Nanotechnology is a broad, new, mostly hypothetical area of research. It is, practically speaking, the ultimate step in miniaturization. Nanotechnology involves manipulating objects that are as small as a nanometer (one billionth of a meter) to create materials and products that are only the size of a dozen atoms.
Of course, nanotechnology is not merely futuristic speculation. It is used in its most rudimentary form in many products and materials today. For example, clothing manufacturers use nanotechnology to create stain-resistant cloth, auto manufacturers use it to make scratch- and dent-proof parts, and environmental researchers use it to develop substances to remove toxic metals from water.
Current uses, though, only scratch the surface of nanotechnology's potential. The possibilities are practically limitless. Imagine a computer processor with all the capabilities of today's top-of-theline desktop models, but that is the size of a single bacterium-or a super-computer the size of a sugar cube. These are considered reasonable expectations for the future of nanotechnology.
Experts in the field suggest nanotechnology will change human culture in ways that can scarcely be imagined. Indeed, some believe it will directly result in a "postmonetary economy" where money becomes meaningless, industrial manufacturing is unnecessary, and nanoassemblers instantly create any item a person desires.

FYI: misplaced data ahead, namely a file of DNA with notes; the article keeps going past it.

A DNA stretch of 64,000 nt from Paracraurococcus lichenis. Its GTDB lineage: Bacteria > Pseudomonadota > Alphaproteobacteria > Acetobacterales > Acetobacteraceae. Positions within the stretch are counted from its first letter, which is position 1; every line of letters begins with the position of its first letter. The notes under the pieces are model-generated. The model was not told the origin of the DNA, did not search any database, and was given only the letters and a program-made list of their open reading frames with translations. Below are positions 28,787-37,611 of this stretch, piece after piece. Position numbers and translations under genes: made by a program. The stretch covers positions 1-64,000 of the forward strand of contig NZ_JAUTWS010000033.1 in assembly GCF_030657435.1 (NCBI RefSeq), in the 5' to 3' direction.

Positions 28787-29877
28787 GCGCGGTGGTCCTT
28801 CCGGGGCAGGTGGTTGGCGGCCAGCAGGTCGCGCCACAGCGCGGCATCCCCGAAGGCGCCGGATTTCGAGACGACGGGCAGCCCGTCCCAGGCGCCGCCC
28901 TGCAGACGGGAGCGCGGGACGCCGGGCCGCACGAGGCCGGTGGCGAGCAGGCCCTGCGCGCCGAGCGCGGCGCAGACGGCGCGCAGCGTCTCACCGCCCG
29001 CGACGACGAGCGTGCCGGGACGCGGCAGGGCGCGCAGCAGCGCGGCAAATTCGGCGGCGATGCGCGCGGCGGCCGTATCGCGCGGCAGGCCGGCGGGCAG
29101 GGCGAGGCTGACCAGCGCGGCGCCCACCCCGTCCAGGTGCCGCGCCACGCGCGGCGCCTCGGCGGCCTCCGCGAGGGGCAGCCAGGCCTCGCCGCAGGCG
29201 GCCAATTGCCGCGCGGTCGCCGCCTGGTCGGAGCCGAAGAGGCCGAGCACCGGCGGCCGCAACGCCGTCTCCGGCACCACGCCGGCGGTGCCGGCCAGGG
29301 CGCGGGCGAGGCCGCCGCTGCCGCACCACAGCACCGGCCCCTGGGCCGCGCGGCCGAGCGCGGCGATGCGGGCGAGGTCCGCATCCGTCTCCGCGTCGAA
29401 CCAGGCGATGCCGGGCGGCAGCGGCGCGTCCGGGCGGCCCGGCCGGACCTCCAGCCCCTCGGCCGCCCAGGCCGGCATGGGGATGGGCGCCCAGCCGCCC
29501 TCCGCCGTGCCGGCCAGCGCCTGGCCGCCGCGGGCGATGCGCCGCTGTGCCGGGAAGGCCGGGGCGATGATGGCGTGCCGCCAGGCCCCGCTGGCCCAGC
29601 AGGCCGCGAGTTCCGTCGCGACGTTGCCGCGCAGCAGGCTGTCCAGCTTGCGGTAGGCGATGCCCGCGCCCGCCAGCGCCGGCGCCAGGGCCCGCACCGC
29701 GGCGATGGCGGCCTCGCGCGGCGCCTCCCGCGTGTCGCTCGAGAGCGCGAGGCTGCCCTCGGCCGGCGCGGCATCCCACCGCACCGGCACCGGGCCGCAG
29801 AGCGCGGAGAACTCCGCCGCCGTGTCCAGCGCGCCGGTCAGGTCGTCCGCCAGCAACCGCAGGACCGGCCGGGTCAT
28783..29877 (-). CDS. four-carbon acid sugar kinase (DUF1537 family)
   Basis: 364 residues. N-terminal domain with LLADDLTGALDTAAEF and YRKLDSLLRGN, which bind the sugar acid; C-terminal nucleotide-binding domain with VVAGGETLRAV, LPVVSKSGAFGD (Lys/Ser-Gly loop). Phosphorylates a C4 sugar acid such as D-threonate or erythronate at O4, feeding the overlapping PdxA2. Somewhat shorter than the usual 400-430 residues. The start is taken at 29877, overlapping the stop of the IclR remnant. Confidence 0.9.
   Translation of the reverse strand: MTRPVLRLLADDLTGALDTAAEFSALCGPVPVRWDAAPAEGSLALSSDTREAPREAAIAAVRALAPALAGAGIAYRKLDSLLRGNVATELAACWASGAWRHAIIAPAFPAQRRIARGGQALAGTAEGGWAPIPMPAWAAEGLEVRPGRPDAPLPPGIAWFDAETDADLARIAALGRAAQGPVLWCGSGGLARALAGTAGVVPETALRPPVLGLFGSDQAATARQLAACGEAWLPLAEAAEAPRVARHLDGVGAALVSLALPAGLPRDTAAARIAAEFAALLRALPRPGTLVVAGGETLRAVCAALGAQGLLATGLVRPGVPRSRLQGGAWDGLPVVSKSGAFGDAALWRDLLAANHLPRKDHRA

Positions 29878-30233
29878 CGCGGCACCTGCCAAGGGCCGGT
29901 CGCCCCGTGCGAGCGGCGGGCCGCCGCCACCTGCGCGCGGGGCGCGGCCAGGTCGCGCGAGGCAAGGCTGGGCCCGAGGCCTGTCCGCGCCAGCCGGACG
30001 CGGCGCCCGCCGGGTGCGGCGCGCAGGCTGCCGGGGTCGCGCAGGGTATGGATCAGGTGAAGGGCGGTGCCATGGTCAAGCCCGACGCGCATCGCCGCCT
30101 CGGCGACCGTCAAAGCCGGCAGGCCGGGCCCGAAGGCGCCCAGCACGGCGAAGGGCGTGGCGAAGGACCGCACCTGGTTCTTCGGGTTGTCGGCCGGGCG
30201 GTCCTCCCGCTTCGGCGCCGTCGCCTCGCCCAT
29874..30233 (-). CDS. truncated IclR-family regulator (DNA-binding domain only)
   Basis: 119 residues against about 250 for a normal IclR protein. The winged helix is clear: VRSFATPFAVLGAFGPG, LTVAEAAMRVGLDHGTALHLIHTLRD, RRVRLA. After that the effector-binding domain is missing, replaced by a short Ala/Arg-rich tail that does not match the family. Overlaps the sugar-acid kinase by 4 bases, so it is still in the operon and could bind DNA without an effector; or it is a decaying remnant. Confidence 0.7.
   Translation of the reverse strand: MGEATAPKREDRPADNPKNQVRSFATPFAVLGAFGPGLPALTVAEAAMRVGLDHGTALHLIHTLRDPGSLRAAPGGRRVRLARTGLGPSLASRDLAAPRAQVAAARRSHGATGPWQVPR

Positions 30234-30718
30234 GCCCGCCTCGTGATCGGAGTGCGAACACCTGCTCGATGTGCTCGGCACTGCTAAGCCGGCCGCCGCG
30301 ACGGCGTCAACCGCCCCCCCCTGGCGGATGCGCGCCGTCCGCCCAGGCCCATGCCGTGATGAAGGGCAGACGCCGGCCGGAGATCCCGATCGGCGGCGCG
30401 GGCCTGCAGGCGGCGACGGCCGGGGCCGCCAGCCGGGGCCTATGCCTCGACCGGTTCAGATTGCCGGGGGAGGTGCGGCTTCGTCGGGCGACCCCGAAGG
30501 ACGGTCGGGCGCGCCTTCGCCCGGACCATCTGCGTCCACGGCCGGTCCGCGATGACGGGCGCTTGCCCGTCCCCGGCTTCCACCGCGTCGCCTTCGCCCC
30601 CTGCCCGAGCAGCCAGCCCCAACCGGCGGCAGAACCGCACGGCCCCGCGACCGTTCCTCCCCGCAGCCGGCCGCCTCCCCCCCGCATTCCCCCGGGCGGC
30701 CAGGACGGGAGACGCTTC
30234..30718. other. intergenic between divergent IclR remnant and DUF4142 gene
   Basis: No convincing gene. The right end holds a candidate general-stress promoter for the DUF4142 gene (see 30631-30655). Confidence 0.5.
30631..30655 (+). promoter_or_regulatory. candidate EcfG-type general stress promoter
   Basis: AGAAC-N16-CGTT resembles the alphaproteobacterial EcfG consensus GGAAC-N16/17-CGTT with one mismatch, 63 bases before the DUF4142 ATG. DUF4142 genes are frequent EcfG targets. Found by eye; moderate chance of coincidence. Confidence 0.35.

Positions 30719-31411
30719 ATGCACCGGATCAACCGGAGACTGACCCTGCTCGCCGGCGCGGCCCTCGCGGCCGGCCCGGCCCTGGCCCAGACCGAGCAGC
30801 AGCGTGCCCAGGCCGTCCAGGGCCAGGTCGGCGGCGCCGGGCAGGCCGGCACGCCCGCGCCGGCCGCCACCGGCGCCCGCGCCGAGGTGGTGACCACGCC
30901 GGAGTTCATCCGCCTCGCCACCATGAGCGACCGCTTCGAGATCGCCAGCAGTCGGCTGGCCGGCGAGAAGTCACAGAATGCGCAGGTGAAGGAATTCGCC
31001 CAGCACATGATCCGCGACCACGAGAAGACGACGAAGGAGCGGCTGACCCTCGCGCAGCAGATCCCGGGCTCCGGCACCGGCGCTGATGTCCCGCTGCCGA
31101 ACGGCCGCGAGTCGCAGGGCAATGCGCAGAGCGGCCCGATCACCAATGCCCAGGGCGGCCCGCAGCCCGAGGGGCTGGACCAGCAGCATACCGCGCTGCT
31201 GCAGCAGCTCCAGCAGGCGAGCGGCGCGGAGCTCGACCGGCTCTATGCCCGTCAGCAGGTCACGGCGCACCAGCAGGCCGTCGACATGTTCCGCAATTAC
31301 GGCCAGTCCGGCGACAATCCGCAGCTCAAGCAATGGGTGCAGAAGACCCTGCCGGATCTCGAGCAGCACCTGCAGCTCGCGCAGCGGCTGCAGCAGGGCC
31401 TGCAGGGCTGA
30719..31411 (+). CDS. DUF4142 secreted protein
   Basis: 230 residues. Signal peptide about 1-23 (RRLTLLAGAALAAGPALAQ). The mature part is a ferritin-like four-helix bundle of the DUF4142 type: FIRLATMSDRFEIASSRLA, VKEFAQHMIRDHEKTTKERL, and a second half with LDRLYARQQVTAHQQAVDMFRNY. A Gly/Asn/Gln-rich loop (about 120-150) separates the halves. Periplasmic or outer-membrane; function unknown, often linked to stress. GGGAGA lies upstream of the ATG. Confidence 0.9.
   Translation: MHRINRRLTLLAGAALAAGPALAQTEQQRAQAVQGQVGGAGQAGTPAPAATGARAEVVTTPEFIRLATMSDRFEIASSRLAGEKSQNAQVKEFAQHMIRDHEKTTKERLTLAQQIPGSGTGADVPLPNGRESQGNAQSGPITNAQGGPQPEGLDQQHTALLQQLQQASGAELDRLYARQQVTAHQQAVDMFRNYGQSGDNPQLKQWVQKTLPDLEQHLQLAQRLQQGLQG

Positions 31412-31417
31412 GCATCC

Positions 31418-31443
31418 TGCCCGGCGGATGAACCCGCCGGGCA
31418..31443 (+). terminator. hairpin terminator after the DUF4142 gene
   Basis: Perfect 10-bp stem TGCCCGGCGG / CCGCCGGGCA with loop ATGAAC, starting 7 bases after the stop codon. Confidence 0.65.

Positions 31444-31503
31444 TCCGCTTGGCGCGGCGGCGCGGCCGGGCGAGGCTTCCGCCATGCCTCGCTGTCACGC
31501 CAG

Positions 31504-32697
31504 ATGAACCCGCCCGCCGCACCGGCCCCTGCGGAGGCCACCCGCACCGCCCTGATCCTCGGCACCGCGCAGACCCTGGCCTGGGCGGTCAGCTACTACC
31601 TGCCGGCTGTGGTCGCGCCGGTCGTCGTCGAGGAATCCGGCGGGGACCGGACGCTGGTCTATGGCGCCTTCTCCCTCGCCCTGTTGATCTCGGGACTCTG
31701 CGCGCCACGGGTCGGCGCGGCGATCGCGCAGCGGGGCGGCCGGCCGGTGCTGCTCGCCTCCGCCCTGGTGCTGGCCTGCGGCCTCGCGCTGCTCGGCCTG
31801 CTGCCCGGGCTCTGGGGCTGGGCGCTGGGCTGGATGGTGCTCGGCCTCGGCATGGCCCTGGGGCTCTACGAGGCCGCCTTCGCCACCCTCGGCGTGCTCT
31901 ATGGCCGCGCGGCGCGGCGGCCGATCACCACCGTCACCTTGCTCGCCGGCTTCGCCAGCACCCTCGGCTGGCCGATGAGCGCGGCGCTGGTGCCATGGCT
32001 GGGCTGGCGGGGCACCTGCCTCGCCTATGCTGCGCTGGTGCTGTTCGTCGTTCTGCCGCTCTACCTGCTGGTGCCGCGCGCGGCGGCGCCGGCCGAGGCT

The term nanotechnology refers to many different potential disciplines-nanomedicine, nanobiotechnology, nanolithography, nanoelectronics, artificial intelligence, and microencapsulation, just to name a few. But when the term is used in futuristic fiction, it almost always is in regard to nanorobotics.


The basic working unit of nanotechnology is a nanite-a single robot that can be as small as a dozen atoms in length. Nanite is a generic term: Any robot built using this technology, no matter what its purpose, is a nanite. Each one must be constructed and programmed for a specific purpose, and a nanite's true power lies not in what it can do individually, but what it can be programmed to do in complete synchronization with millions of other nanites that make up a nanocolony.
It is possible for a single item or piece of material to be composed of hundreds or thousands of different types of nanites, just as a human body is composed of a multitude of different types of cells.
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